Hiroshi Watanabe as Jimmy and Nae as Aiko in "White on Rice" Hiroshi Watanabe as Jimmy and Nae as his sister Aiko in director Dave Boyle's independent film "White on Rice." Erin and I attended a screening tonight of a new movie, "White on Rice," sponsored by Denver's Asian Avenue Magazine at the Starz Film Center, and thoroughly enjoyed the film. It's a sweet romantic comedy about an affable doofus of a Japanese man, 40-year-old Hajime "Jimmy" Beppu, who leaves Japan when his wife divorces him, and moves in with his sister and her husband and son in America. A hapless loser, Jimmy's reduced (when he's not living in a park or in his company's broom closet) to sharing his young nephew's bunk bed and pining after his brother-in-law's niece Ramona, who also moves in with the family. "White on Rice" pokes gentle fun at Japanese cultural values and personalities (the gruff, the clowny, the servile) but does it with respect, never lowering itself down to parody or worse, stereotype. The movie's chockfull of Asian Americans in addition to the rich portrayals of the Japanese characters: Jimmy's employer,a customer service company, has several Asian Americans, including Jimmy's friend Tim, played by James Kyson Lee of "Heroes" fame, who ends up being Ramona's love interest, thwarting Jimmy's obsession. The ensemble cast, which includes Hiroshi Watanabe as Jimmy, Japanese actress Nae as Jimmy's sister Aiko, Mio Takada as Aiko's husband, Lynn Chen (viewers may recognize her from "Saving Face") as Ramona, and very young Justin Kwong as the strange and wonderfully straight-faced kid Bob. The cast is mostly Asian and Asian American. Almost half the dialogue is in Japanese with subtitles. And, the co-writer and director, Dave Boyle, is a 27-year-old Mormon Caucasian from Provo, Utah. "Yeah, that's always the first question people ask," he said tonight after the screening. "So, what's with the white guy making a movie about Asians?"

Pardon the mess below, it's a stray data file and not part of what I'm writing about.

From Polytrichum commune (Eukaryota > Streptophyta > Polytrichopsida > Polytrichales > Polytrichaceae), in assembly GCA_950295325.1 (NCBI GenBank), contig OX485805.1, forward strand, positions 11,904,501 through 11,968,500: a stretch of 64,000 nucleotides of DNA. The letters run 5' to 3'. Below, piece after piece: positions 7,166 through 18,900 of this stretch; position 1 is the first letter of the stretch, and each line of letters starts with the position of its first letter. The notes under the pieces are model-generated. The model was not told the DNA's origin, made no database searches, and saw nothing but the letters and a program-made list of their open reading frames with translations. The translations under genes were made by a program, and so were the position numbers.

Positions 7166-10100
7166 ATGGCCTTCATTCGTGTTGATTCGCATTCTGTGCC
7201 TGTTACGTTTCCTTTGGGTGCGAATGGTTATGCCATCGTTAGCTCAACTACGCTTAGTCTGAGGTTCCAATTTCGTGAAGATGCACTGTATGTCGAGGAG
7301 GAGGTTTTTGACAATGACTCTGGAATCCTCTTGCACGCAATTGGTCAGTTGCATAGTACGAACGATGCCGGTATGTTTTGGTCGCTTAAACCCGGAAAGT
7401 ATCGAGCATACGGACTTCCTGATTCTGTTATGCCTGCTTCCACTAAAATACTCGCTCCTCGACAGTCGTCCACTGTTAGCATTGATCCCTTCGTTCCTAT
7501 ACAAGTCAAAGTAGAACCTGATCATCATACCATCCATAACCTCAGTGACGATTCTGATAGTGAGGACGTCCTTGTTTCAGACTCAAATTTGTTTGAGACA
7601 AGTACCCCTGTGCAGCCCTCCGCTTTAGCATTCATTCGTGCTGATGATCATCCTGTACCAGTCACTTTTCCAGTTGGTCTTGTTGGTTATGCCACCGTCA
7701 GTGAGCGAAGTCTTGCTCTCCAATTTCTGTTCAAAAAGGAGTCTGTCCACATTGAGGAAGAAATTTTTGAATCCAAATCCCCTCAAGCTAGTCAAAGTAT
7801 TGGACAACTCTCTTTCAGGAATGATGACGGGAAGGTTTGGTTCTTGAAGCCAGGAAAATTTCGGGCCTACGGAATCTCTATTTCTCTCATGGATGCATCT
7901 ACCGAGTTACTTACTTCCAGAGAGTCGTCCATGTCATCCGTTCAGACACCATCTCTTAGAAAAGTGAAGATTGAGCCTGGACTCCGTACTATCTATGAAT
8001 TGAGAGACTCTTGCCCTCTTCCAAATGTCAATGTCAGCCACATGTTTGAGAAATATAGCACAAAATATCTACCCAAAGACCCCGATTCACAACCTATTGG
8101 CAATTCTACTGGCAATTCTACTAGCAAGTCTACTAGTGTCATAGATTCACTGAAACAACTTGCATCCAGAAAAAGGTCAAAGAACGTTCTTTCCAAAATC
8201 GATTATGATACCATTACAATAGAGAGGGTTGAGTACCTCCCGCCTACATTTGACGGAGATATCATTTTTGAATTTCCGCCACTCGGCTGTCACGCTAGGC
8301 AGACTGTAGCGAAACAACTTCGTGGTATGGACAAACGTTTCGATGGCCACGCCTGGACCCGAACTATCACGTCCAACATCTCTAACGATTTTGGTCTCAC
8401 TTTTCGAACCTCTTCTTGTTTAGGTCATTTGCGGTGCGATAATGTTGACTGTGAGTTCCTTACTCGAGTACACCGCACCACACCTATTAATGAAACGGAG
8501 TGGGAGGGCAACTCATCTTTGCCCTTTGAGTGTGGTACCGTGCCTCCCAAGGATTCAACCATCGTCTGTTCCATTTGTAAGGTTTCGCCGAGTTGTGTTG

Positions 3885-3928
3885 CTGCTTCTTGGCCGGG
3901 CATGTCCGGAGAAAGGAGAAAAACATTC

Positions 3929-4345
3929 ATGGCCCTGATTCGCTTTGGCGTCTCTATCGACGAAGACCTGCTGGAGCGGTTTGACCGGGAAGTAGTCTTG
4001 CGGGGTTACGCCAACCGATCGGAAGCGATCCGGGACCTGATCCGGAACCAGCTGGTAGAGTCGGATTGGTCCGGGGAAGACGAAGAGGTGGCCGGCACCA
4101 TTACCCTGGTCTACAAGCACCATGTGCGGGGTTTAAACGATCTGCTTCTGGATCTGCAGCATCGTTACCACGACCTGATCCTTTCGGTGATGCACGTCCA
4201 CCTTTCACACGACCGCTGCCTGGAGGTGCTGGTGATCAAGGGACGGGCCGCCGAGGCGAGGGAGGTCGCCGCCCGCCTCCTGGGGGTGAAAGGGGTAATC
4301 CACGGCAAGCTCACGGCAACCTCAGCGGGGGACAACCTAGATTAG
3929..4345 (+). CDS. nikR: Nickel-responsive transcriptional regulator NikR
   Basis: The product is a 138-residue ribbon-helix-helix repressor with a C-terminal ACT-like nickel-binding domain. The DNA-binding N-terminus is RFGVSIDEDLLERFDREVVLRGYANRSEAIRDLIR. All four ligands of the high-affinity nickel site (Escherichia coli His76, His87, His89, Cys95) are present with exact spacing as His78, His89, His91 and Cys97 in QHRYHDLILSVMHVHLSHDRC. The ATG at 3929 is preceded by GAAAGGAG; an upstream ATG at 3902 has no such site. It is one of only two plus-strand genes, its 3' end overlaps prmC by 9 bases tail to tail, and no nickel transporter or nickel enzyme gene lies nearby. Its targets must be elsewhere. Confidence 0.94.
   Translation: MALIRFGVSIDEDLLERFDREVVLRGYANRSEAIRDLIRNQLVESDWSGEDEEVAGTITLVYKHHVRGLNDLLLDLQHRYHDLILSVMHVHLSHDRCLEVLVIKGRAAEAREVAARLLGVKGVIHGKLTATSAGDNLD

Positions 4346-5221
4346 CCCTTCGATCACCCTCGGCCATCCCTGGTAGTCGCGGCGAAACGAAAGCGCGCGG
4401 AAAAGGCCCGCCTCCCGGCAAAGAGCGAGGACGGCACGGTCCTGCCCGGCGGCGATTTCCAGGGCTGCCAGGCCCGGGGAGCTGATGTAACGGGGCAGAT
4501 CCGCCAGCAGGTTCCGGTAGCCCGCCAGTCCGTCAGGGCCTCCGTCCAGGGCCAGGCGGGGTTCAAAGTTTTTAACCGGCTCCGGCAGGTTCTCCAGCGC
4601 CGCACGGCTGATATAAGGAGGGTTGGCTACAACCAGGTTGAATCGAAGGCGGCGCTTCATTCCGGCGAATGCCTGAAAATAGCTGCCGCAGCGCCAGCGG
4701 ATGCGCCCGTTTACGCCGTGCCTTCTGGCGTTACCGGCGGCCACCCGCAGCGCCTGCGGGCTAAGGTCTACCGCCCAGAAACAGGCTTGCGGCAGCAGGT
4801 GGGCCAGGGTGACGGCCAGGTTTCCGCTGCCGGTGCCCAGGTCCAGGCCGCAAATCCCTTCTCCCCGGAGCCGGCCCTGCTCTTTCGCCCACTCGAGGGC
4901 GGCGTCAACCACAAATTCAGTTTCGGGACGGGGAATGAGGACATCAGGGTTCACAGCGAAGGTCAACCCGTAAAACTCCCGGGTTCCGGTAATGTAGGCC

The poster for the original Woodstock Music and Arts Fair in 1969I'm a big fan of Ang Lee, the Taiwan-born director of such terrific films as "The Wedding Banquet," "Eat Drink Man Woman," "Sense and Sensibility," "The Ice Storm," "Crouching Tiger, Hidden Dragon" and "Brokeback Mountain." He glides effortlessly between cultures, putting Chinese values to celluloid in one movie and reflecting America in the next. He also switches genres easily, from comedy to period pieces to drama to action. He's had one certifiable dud in my opinion: his take on "The Hulk." Now, I think there are two. Erin and I were sadly disappointed when we went to see "Taking Woodstock," Lee's take on the 1969 music festival that stands today as an iconic milestone of the rock era and baby boom generation. It's a nostalgic look back at Woodstock, the rock festival held between Aug. 15-17, 1969 in upstate New York. It's become iconic of the era because of the 1970 hit documentary film "Woodstock" and Joni Mitchell's song of the same name (which was a #11 hit for Crosby, Stills, Nash and Young, and a lesser hit version by Mathews Southern Comfort). The song enshrined the number of people who flocked to the three-day concert: "half a million strong," probably taken from early news reports, but the turnout was probably closer to 300,000. Still an impressive number of attendees for what came to define the rock generation's tribalist instincts. Michael Lang from the original Woodstock festival Michael Lang riding his motorcycle around the original festival, captured in the "Woodstock" DVD. Mamie Gummer as Tisha, Jonathan Groff as Michael Lang and Demetri Martin as Elliott Teichberg in director Ang Lee Jonathan Groff playing Michael Lang in Ang Lee's fictionalized Woodstock weekend, along with Mamie Gummer as Tisha and Demetri Martin as Elliott Teichberg. In Lee's misty-eyed look back at 40 years ago, all the surfaces are polished just right. In an early scene, the black-and-white TV in young Elliott Teichberg's parents' rundown motel in White Lake, a hamlet in the town of Bethel, New York, shows the July 20, 1969 Apollo moon landing, just a few weeks before the big rock show. The characters have the right hair, the right clothes, even the right hats (check out the mysterious and pointless character Tisha, and the woman who's captured in Woodstock documentary footage with the real Michael Lang). The cars, of course, are spot-on from that model year and before, right down to the hippie-decorated VW vans. Lee even includes several signature shots from the Woodstock doc, with his fictionalized spin. As Jake rides with a motorcycle cop through the traffic jam to get to the concert site, they pass a group of nuns who are being filmed by "Woodstock" director Michael Wadleigh's crew and one nun flashes a peace sign. Later, Elliott walks past a row of porta-potties where a film crew is interviewing the guy who's cleaning them out. He also spends some time sliding in the mud, another re-creation of a classic scene from the concert. These touchstone scenes from the original movie are fun to catch in the context of Lee's movie. What's completely missing from "Taking Woodstock" is an understanding of and appreciation for -- hell, even baldfaced nostalgia for -- the music that drew the hundreds of thousands to the festival in the first place.